One point two miles. It's not a lot is it? On a motorway, you'd cover that in around a minute with little to no excitement. Try the same distance at speed on someone’s drive, and it’s a very different kettle of fish.

The course at Cholmondeley Power and Speed isn’t carried out on just any old drive, though. There are long straights, tight turns that require huge braking force and plenty of bumps. The biggest one of those comes in the shape of a humpback bridge that virtually guarantees air if you’re travelling reasonably quickly.

It all starts with a small stretch just before the start line on which you can warm your tyres (or showboat). After burning some rubber, you’re faced with a start line that’s slightly downhill. Once you've launched off, you’ve barely time to change up before you’re faced with a narrow bridge that’s outlined with a pair of steel barriers.

To make matters worse, the road is already bending to the right as it crests onto the bridge. If you want to accelerate hard here, you’ve got to hope the rear doesn’t step out and smack that barrier. Get across that fine, and you’re faced with Chestnut Avenue, a near-straight that allows you to build some serious speed.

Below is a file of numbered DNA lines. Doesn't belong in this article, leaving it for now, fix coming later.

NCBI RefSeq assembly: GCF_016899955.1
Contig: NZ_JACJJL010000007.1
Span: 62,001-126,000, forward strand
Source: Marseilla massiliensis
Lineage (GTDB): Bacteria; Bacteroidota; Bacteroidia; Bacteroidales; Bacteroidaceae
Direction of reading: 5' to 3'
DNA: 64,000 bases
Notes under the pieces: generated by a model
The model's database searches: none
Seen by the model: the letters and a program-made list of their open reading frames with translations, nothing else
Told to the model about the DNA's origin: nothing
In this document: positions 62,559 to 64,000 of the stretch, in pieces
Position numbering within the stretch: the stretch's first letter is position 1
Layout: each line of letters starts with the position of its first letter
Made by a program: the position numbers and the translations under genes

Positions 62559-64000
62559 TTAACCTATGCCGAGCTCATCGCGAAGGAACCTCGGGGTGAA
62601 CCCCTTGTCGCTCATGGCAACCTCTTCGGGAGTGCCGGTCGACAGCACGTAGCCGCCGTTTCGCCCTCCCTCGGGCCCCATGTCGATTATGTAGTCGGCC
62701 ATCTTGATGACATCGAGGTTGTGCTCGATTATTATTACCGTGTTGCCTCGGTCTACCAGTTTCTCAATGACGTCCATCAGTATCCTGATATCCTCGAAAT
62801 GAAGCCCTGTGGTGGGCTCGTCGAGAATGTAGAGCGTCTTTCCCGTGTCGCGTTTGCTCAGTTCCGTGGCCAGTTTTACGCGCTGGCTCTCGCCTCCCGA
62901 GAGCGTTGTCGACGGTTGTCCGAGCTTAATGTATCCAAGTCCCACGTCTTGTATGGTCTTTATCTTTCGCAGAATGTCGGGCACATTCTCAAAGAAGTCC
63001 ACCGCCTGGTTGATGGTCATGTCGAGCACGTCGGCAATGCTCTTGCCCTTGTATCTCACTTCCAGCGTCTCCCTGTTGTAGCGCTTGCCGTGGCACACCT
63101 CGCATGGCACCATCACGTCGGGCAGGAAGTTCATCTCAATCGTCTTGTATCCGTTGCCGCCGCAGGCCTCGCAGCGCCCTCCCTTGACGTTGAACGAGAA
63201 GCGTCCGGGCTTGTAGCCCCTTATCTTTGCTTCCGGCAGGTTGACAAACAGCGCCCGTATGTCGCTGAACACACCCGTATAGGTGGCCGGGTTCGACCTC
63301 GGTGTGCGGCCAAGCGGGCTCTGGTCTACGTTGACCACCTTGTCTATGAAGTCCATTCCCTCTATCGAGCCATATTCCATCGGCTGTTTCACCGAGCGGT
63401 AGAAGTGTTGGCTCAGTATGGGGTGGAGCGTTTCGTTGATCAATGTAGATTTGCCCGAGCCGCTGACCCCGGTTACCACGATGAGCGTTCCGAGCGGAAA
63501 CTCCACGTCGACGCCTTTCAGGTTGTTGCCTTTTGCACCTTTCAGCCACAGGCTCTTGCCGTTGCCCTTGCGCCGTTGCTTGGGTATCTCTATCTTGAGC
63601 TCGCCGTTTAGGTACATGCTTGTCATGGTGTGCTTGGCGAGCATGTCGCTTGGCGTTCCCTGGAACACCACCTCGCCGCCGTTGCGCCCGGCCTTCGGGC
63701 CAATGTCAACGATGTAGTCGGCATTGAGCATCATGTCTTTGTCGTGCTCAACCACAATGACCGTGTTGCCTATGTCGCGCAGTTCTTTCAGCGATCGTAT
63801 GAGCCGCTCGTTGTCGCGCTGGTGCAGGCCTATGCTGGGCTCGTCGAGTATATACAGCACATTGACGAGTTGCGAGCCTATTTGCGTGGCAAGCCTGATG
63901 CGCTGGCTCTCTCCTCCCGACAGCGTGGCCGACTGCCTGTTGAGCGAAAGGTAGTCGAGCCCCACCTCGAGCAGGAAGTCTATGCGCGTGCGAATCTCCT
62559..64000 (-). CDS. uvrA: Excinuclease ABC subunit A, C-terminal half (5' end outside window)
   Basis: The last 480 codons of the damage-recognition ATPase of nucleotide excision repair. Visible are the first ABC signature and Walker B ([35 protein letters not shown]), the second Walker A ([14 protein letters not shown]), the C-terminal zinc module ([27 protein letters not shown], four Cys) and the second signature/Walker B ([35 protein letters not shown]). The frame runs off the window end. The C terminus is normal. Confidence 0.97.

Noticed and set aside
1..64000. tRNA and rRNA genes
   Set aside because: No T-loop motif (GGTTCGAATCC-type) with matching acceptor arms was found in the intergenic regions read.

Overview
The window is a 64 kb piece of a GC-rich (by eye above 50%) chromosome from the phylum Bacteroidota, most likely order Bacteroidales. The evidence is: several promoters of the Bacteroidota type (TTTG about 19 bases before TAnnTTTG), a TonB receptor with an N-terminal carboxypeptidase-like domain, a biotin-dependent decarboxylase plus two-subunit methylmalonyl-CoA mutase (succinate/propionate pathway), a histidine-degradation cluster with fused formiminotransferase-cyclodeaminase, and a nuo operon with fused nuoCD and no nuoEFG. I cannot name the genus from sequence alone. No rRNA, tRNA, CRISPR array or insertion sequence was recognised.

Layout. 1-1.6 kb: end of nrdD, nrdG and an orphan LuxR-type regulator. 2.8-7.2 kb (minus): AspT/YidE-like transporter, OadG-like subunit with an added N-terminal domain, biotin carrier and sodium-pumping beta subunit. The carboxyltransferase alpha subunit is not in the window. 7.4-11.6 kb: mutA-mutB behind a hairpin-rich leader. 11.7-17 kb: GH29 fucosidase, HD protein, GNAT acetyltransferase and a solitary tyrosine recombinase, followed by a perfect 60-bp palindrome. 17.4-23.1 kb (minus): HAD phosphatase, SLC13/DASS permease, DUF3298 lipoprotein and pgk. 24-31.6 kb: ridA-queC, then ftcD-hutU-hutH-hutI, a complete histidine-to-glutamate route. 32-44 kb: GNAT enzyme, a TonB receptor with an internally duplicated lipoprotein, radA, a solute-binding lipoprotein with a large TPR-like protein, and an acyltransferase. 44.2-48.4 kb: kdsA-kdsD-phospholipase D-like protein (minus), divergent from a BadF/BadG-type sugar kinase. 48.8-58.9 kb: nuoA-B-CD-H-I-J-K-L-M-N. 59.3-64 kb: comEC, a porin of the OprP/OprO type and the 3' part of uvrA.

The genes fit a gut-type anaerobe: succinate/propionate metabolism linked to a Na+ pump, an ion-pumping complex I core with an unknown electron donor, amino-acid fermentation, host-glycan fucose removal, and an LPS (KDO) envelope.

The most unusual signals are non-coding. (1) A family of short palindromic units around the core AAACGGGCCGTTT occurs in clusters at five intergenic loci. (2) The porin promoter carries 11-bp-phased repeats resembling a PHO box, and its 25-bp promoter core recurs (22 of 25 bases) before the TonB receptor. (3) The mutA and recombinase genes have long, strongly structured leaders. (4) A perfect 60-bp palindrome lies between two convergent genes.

The trouble with this gentle curve to the right is twofold. Firstly, you’ve got to deal with a course that remains narrow even once you’ve left the bridge. Secondly, there are bumps aplenty, which are ready and waiting to knock you off course. Oh, and a bit of rain reduces grip far more than you might initially expect.

By the time you’re approaching the next corner, Lodge, you’ll be travelling at a speed well over a hundred if you’re driving in something with a bit of poke. Then, to make things even more interesting, there’s a bit of a right-hand kink just before you dive through an alley of straw bales.

There’s a good chance you’ll be heading straight rather than left if you’ve started braking on or after the kink. Make it through, and there’s a brief chance to squeeze the throttle before you’re on the brakes again for Vicarage, another left. You’re tempted to jump on the accelerator hard and early but you must resist. Get too sideways and you’ll get the rear wheel on the grass, risking a tank-slapper at best.

A good exit is important, though. There’s a straight section that allows you to build plenty of speed, before you’re hard on the brakes again for the Brown Shipley Chicane. It looks tight, but a ballsy approach that has you skimming the straw will allow you to carry surprising speed.